A Day on the River


The Chao Phraya River is a wonderful way to get a different perspective of Thailand.

An iconic symbol of Bangkok's rich trade history, the Chao Phraya River still has the reminiscent feeling of times gone by, regardless of the modern luxury hotels lining her banks. Teeming with riverside culture and leading to sparkling city sights and pockets of local life, the Mae Nam, or mother water, is a wonderful way to get a different perspective of Thailand's magnificent capital. And what better way to spend a hot day in the city than a day on the river?


Photo by : chaophrayaexpressboat.com

All Aboard the Tourist Boat

Boats run from Central Pier by Saphan Taksin skytrain station right up to Nonthaburi. You can hop on the Tourist Boat for 40 baht for a one-stop trip or for 150 baht for a day ticket, letting you jump on and off at the eight different piers as you explore some of the city's famous sights. There is commentary on board in English and because you're not stopping at every pier it can be faster than the regular Express Boats too. Check out the route here.

Or the Local Express Boats

However, if you want to stop at a pier not on the Tourist Boat route and explore, or don't mind what might be a slightly longer journey, then the local water taxi Express Boats are cheaper. They can get really crowded but working out where each goes is quite straightforward, so look out for the orange, blue and yellow flags and pay onboard. As a visitor, you will always be sold the Tourist Boat ticket at the piers unless you specify.  Check out the routes here.

Photo By: news.mthai.com

What to See Along the Way

From Central Pier you can get the free shuttle to the outdoor dining and night market complex, Asiatique, which really comes to life after the sun goes down. While the trip is short there are often queues, so don't be afraid to wait for the next boat if you feel that it's a bit too crowded. There are also boat shuttles to the big-name 5-star hotels too, such as the Hilton, the Shangri-La and The Peninsula, as well as The Marriott and Anantara Bangkok Riverside Resort & Spa. You are right near to Lebua too, a grand hotel with the must-visit Sky bar at Sirocco.

One stop along from Central Pier, is the Oriental, home to the grand Mandarin Oriental Hotel, where you can dine on the terrace and relax by the river with afternoon tea in the renowned Author's Lounge.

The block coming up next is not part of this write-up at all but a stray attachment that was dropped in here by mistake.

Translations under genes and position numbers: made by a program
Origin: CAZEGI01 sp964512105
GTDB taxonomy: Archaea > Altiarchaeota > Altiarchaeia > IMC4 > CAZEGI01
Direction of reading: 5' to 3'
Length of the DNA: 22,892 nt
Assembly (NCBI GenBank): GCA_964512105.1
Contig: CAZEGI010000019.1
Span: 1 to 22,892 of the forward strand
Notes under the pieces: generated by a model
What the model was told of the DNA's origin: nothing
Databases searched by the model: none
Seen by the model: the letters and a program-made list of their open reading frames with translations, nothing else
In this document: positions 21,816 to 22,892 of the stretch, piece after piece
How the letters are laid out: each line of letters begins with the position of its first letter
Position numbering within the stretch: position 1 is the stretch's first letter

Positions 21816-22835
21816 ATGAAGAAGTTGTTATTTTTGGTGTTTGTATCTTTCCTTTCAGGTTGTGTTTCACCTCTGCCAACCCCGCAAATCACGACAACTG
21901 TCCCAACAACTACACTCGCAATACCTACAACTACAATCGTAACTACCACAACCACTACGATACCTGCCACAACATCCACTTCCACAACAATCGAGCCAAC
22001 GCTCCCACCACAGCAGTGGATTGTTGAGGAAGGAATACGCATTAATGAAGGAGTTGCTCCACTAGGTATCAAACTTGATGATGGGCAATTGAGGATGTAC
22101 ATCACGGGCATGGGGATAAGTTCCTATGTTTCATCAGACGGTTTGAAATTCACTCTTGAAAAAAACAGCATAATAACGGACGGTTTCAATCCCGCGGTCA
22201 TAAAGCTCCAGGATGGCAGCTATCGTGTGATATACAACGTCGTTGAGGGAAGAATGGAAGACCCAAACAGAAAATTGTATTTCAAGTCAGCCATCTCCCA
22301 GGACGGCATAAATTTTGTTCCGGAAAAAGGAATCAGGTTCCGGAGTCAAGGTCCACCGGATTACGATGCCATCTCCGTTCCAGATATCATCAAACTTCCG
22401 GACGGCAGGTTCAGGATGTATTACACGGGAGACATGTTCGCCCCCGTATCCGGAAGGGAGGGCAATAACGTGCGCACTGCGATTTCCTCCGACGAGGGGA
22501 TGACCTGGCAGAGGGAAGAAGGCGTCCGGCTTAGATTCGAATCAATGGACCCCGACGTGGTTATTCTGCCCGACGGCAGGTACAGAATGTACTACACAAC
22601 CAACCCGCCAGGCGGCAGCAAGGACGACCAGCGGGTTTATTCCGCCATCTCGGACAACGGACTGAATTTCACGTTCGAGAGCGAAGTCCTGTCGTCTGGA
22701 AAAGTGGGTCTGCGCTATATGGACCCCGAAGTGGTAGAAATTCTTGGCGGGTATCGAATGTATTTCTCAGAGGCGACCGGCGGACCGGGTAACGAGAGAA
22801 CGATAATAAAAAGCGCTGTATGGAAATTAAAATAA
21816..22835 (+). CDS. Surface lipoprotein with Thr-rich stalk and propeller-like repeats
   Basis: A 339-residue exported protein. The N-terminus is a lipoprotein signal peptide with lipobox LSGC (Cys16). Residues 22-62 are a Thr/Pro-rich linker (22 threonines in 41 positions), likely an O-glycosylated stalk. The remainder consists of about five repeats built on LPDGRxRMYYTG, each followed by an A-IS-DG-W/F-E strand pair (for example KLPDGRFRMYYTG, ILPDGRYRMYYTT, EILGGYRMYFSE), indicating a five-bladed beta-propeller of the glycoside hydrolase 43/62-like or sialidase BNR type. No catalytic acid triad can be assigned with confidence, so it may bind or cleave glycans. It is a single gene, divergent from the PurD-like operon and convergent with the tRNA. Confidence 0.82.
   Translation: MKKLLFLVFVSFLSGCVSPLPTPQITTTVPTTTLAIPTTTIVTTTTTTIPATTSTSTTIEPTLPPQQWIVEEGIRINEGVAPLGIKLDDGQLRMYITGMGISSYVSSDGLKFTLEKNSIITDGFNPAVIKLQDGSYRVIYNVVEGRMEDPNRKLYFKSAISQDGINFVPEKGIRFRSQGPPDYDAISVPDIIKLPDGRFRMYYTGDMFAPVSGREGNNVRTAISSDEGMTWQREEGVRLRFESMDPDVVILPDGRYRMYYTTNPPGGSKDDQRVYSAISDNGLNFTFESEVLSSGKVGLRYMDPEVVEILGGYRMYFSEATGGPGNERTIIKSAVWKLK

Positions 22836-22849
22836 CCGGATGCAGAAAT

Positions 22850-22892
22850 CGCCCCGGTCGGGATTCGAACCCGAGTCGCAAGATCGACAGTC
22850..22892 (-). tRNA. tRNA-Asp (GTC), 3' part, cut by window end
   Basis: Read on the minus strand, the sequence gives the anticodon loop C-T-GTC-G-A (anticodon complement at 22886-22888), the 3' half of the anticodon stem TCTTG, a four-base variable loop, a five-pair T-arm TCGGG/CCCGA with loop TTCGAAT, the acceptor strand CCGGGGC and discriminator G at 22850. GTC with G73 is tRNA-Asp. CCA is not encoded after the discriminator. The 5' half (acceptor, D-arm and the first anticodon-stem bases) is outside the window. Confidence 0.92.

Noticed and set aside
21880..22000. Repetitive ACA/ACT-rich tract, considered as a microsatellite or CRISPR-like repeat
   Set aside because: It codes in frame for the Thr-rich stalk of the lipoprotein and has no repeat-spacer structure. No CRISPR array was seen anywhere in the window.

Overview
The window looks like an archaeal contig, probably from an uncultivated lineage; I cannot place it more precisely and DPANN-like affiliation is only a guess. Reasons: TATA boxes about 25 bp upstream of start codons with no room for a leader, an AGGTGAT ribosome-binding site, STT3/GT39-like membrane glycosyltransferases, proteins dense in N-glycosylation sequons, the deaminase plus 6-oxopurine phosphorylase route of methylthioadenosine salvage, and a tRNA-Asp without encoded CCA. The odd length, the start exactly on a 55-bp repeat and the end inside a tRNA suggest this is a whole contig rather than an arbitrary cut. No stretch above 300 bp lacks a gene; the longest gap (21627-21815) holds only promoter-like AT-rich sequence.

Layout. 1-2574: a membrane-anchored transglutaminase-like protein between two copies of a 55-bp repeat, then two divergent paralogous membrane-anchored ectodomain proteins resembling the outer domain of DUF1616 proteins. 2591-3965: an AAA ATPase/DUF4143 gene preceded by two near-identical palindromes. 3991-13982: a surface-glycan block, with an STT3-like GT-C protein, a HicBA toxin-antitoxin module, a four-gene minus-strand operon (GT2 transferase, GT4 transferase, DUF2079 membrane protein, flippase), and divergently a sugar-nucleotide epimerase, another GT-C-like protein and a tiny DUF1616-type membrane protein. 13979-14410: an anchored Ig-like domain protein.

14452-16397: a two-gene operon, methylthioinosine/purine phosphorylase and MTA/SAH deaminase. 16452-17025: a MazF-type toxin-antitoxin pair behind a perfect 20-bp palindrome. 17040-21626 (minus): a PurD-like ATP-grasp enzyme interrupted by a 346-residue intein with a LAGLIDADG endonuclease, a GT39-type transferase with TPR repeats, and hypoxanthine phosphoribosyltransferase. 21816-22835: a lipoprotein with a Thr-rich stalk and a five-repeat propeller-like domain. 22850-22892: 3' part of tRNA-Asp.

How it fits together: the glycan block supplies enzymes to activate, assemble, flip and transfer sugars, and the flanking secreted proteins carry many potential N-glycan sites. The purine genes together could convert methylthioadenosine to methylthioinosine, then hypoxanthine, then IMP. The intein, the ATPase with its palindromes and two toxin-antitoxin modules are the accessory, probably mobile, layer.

Rachawong Pier takes you to the edge of Chinatown mayhem and the frenetic chaos of Khlong Thom market.

Tha Tien Pier is your main stopping point where you can visit Wat Pho and the Grand Palace.  You can also get a boat across the river from here for a few baht to visit Wat Arun (The Temple of the Dawn), which stands out as a classic Chao Phraya landmark.

At Phra Arthit Pier you pull up to the old quarter of Banglamphu; a quirky, eclectic backpacker and tourist friendly area with the  mellow pedestrianized Rambutri with its bars, hotels and market stalls leads to the more famous and certainly far busier Khao San Road.

While sightseeing along the river can be a great way to get about, it is the view from the boat of a modern-day city dotted with shining temple roofs and architecture from old Siam that really makes a day on the river appeal. Taking one of the Express Boats up to the outskirts of Bangkok and beyond really gives you a fascinating insight into the changing landscape of the city; with a chance to see the busy city thin out to a more relaxed, rural style, not that far away.

If you want to travel further afield then take a trip to Ayutthaya, the ancient capital.

Grab a bag of fish food and marvel at just how big the catfish are; stop off at a non-tourist area and explore the markets and authentic street food; enjoy a drink by the river as the sun sets over another glorious day in the city.

Photo by : chaophrayaexpressboat.com

Exploring the Khlongs

To really see a slice of life by the river, leave the main Chao Phraya and head down into the communities via the canals, or khlongs. While there are a couple of canals in the city where water taxis hurtle past, the best way to explore the khlongs is to hire a long tail boat that can take you down the narrow waterways across the river from the main city. At around 800-1,000 baht, you will spend an hour gliding through the water to see another side of Bangkok that seems a million miles away from the buzz of the city streets.

Have your camera at the ready as you see temples and old wooden teak houses perched on the side of the khlongs around Thonburi, a Thai neighborhood that invites you to see a way of life untouched by the tourist world. You can stop to feed the fish and you might want to see various attractions along the way, such as the impressive boats at the Royal Barges Museum. However, the best part of this experience is just taking it all in from your James Bond-style long tail.

River Dinner Cruise

When the sun goes down the lights twinkle along the Chao Phraya giving the river a magical feeling; perfect for a dinner cruise. Dining on the deck, with delicious Thai dishes and a gentle river breeze, makes for a unique experience. There are several renowned river dinner cruises which are well-established, including Grand Pearl, Mahora Cruises and Loy Nava. For a more Thai-style river and dinner cruise that sets off from the other side of the river there's also Yok Yor.

Bangkok's Chao Phraya River makes for an interesting day out; where you can see rural style riverside life, stunning temples and Thailand's grand cultural heritage, as well as relax by the water with a sundowner at a high-end hotel or an early evening beer at a chilled-out bar.

Photo by : thaicruise.com